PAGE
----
In interviews (within our study), the father located his suffering elsewhere. He expressed his feelings of guilt, stating that it was he who had initially obliged his son to take a medication that was, according to the father, the root of the health problem that would transform the boy’s life. In hindsight, he even questioned the position adopted by himself and the boy’s mother with respect to resuscitation of their child. In fact, the mother, very religious, maintained that all must be done to keep her son alive, while the team attempted to introduce the idea of non-resuscitation in case of respiratory arrest. This situation added to overall perceptions regarding the weak involvement of the healthcare team and constant changes in the treating physician (due to the structure of services according to which a physician is ‘treating’ for a two-week period, in alteration with other responsibilities – administrative, research and training).
Several of the fieldwork situations in this study revealed how Otherness can often be an obstacle to developing a therapeutic ‘alliance’. In the context of palliative care,[note 17]Data from other fieldwork sites are still in process.
all cases where healthcare professionals (part of the palliative care or another team) appeared to be less invested were also cases where ‘culture’ served to explain an incomplete, insufficient, or mitigated care trajectory with respect to the therapeutic relation. And so, when culture is invoked, it serves to demarcate Us and Them, creating a boundary linked to norms held by the majority group of the local society. It is, a priori, the culture of the Other, that of the Immigrant (and sometimes, that immigrant is the physician!). Apprehended by most practitioners as a bounded system associated to ethnic background, culture becomes an object in itself that must be ‘mastered’ (as the abundant literature on “cultural competency” in the health field demonstrates [note 18]We discuss this further in Fortin & Laprise (n.d.). See also R. Fox (2005) for an enlightening discussion on this topic.
. And even so, in a cosmopolitan environment such as this hospital’s neighbourhood where the population immigrant (78%) is diversified ethnically, religiously and linguistically (Meintel et al. 1997), where does one start?
In an attempt to go beyond an essentialist approach to culture, caregivers can emphasize accessing the world of the patient (and the contexts in which culture is produced and evolves) by acknowledging the family structure and relational dynamics, social and economic resources and general social (and migration) pathways to better understand the ways suffering is voiced, the relation to the body, systems of meaning and in turn, the acceptance of or resistance to suggested treatments. This taking into account also involves a reflection on the ways interventions are carried out, the decision-making process (within healthcare teams) and the often inegalitarian dynamics of the clinical relation. These inequalities derive, in part, from majority-minority group relations in the local society but also, within the clinic, between the one who knows (the expert) and the one who does not, between institutional and lay knowledge and practice, between health and illness.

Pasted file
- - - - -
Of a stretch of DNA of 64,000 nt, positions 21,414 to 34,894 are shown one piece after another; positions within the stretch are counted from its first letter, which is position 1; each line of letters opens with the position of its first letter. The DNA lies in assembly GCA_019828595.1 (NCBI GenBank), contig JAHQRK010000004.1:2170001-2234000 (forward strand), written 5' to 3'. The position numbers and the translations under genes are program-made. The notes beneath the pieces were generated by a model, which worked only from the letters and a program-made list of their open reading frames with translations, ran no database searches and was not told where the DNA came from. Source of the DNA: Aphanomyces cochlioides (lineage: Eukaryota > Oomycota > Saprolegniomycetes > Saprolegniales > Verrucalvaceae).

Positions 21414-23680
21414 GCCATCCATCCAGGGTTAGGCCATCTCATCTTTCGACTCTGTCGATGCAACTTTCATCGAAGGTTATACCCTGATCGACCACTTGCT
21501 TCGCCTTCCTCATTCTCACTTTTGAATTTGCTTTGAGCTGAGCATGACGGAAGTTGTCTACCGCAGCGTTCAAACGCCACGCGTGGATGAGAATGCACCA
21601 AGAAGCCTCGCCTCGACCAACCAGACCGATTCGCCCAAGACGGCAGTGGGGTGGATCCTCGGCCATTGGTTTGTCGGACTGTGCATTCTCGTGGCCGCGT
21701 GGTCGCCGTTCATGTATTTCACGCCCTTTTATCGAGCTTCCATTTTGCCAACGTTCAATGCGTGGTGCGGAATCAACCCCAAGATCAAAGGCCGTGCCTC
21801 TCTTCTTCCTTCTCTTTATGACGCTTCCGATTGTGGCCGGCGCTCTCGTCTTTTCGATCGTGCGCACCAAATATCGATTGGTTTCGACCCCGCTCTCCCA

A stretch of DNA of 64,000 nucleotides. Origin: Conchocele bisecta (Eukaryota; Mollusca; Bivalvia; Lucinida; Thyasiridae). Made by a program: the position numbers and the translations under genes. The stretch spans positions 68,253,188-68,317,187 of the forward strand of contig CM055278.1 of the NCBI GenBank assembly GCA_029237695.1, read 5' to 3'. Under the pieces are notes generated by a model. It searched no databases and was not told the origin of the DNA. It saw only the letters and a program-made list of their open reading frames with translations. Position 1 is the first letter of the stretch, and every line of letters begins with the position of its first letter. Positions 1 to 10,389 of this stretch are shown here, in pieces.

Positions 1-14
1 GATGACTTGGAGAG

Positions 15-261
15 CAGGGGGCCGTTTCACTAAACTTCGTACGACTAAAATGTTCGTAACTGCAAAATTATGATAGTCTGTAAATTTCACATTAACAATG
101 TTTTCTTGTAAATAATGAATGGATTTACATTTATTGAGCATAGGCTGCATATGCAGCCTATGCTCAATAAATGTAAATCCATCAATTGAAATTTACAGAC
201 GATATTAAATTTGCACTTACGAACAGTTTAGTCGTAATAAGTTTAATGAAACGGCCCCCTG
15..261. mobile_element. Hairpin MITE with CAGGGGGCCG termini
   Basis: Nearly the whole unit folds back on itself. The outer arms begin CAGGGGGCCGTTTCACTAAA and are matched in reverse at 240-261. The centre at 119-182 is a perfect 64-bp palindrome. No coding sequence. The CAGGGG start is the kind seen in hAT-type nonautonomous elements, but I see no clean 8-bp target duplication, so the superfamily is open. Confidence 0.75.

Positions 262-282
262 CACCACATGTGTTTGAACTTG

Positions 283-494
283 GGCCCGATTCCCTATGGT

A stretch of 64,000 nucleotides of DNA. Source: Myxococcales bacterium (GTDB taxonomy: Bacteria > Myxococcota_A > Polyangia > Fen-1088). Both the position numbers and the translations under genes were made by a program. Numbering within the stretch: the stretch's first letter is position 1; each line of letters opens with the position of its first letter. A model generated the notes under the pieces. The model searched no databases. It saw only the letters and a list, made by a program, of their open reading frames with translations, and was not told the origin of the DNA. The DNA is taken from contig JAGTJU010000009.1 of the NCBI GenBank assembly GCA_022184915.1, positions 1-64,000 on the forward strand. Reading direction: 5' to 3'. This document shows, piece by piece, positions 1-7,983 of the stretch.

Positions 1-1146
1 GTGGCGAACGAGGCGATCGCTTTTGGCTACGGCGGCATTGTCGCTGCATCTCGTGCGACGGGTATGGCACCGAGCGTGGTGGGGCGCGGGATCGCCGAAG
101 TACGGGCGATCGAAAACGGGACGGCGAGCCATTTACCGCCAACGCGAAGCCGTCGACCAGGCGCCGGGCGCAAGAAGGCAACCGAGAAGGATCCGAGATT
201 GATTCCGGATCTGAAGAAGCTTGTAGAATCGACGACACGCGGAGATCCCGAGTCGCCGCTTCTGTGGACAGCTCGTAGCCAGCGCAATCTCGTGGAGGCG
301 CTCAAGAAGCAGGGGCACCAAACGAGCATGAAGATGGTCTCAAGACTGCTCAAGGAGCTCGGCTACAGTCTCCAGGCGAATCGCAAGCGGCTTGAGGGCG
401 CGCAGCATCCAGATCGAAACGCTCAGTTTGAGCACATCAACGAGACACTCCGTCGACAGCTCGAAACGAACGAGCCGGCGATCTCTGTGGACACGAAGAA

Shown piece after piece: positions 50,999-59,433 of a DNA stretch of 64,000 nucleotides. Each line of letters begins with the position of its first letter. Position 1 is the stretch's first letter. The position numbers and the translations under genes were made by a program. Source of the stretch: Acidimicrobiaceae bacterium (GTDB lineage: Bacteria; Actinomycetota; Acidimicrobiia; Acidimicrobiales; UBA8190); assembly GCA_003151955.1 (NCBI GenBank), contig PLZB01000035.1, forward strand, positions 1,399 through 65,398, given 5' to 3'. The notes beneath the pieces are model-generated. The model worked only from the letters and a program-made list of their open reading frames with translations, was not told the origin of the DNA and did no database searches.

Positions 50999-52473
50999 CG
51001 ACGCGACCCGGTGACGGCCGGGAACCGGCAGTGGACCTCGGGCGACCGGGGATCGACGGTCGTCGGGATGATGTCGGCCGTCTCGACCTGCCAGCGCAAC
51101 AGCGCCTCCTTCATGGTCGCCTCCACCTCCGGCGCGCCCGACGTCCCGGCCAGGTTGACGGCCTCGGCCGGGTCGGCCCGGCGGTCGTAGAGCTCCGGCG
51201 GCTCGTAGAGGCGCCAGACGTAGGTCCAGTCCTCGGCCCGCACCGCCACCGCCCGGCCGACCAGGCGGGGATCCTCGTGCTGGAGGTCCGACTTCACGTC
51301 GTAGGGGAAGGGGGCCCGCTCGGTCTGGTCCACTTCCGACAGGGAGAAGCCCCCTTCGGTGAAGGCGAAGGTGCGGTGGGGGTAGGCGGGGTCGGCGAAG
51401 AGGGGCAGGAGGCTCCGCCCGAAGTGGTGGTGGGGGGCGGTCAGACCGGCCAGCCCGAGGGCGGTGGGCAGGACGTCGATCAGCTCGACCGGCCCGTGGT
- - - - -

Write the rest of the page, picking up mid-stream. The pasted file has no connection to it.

The Nelson Textbook of Pediatrics mentions how the culture-ethnic-phenotype association can serve as proxy for socioeconomic status rather than inform on specific cultures (Korbin 2004:12). And yes, we can only regret that in many settings, the association of phenotypical traits (as Caribbean in Montreal or North African in Paris for example) with poor socio-economic conditions is not a theoretical abstraction. Furthermore, by looking at the clinical relation without examining the social context, cultural differences are reified along with status differences, which are closely associated with inequality in healthcare. The same can be said for the emphasis on culture.
Still, their can be no doubt that culture permeates our relation to health and how it does so is part of (medical) anthropology’s quest. But this culture is “in the making” and to better understand it we must examine the social dynamics through which it is constructed, transformed, and brought to life. Of course, culture underlies ways of understanding and interacting, but nevertheless, its components fluctuate and are engaged differently according to the stakes at hand (Hannerz 1996, Clifford 1988, Barth, 1969). This contextualisation is a fundamental dimension of culture, as a phenomenon that covers a variable set of values, beliefs, and (acquired) modes of being which take on meaning within a particular relational and historical context (Cuche 2001, Galaty & Leavitt 1991).
Cultural practices […], most often, are novel syncretic realities, resulting from the intersection of reinterpretations of cultural forms [from the milieu of origin] and models of the society of residence, according to what is at stake […]. And cultural identity for them [the migrants] as for others, is not a heritage from which they cannot escape, but rather is the fruit of practices of differentiation that they experience and put strategically into motion in their social interactions. From thereon, to reify these practices as an abstraction, baptised ‘cultural tradition’, would be to condemn agents of these practices to the social margins, making them responsible for it, as was the case, only yesterday, in a dominant way, of the thesis of the supposed racial inferiority of foreigners [étrangers as said in the French context]. The notion of culture works, then, as a euphemism for that of race. (Giraud 1993:45)